Indigenous Artist Spotlight: Bryden Gwiss
Ontario Presents and its member presenting organizations recognize the importance of presenting Indigenous artists, stories and culture as part of their presenting practice. As we continue to encourage the respectful presentation of Indigenous art, we will be featuring an Indigenous artist each month in our e-newsletter and blog. Our sincere thanks to Denise Bolduc for conceiving of and continuing to support this Spotlight Series.
Started in 2018, the Indigenous Artist Spotlight series is intended to foster greater awareness and understanding of the strength and diversity of Indigenous art available in Ontario and beyond. As Indigenous and non-Indigenous artists face an incredibly difficult time, we will continue to spotlight inspiring Indigenous artists.
Find all of our past Spotlight interviews here.
This month we spoke with Juno-nominated Pow-Wow singer/song-maker, Bryden Gwiss!
(Introduces himself in Anishinaabemowin.)
It’s just a protocol for Anishinaabe/ native people to introduce ourselves in our language. We always introduce ourselves in our language when we begin a prayer or when we are introducing ourselves to the world for example. My name is Bryden Gwiss. I’m Bear Clan and from Cape Croker Reserve. In the language, we call it Neyaashiinigmiing, which just means land surrounded by water. So it’s not quite an island, it’s a peninsula. I currently reside in Sudbury.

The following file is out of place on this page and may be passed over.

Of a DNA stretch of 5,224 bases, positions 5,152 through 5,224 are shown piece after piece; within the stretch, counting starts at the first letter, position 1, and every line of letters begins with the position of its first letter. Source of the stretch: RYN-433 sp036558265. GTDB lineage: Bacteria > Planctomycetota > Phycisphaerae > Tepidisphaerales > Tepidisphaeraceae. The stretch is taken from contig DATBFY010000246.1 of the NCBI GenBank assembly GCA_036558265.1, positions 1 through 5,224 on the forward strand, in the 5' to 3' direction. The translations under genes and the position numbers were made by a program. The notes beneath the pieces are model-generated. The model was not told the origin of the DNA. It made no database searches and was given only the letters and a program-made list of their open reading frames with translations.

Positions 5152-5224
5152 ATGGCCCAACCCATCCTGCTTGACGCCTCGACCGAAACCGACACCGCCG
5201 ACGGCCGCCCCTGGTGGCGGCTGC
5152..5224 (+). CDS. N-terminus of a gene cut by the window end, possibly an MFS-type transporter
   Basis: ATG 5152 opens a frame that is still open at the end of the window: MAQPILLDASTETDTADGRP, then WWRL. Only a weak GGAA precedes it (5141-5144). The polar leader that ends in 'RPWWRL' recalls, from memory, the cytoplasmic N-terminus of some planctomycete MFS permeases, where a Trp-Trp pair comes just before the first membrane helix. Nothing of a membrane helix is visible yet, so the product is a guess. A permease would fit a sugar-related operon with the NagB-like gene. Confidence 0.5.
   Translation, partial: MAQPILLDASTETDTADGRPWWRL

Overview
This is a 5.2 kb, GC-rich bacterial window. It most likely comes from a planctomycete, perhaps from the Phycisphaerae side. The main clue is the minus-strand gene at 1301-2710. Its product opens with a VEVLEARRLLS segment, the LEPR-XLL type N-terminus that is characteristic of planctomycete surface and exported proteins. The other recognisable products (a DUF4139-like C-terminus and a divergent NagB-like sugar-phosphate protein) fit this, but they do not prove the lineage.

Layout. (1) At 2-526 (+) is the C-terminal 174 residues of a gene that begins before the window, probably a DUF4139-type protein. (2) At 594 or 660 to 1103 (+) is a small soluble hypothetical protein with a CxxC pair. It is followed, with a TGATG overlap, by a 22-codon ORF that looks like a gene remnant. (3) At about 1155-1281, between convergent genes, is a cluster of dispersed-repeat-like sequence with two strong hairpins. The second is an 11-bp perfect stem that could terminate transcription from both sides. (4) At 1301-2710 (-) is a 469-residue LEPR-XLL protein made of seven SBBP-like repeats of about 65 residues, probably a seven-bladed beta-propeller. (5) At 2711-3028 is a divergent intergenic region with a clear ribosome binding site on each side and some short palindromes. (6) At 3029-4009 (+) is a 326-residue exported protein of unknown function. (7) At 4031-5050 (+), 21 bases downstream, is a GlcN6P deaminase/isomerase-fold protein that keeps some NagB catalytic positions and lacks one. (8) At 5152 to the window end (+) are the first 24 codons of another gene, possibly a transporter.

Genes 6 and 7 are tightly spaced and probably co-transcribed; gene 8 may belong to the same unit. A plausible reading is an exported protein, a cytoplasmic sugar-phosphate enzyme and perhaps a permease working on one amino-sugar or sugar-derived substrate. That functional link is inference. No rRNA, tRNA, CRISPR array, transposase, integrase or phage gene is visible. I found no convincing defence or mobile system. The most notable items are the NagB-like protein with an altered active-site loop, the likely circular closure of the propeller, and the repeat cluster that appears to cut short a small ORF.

I recorded my first album in 2016. Before that, I was a Pow Wow dancer and singer; I grew up singing at Pow Wows. And my friends encouraged me to do an album because a couple other artists were doing it and they thought that mine should be acapella. But I wanted to do something different so I came up with the idea to add hip-hop beats to the Pow Wow songs. I loved music when I was growing up and my very first experience making beats was in a video game called Funkmaster Flex music generator or something like that. It was for a PlayStation two. At that time, there was no Facebook or Youtube, and I was born and raised on a reserve so what we had were hand drums and Pow Wow singers. So when I was a bit older, I got an iPhone and used Garage Band with all of its bells and the rest of the software to record an entire song.
My first album was called Round Dance and Beats or R&B. I recorded it with Tribal Spirit Music. And that was nominated for the 2017 Juno Indigenous Music Award which was pretty amazing. After that, I pretty much got thrown into the music industry. I’m still a baby, still learning but I’ve run into some pretty awesome people on my journey so far.
Who are some of the people that you’ve met on this journey?
The very first person I met was Randy Wood, a 2-time Grammy-nominated Pow Wow singer. He’s from West Hastings, BC. Back then I listened to him on a cassette tape. It wasn’t even a CD. Later down the road, I met up with Cris Derksen, she’s Cree and Mennonite. She’s awesome and was also nominated for a Juno orchestral Pow Wow. We did a little tour with her in BC. It was great to learn about the stage and lingo. We’ve chatted about my career as well. And then there’s GR Gritt. He lives here in Sudbury as well. He’s a pretty good mentor and friend.
You said that you were encouraged by your friends and family to record your Pow Wow music but do you have any personal motivation for the music that you produce?
I always wanted to get into music but I didn’t know how to. So the nomination in 2017 was exactly what I needed.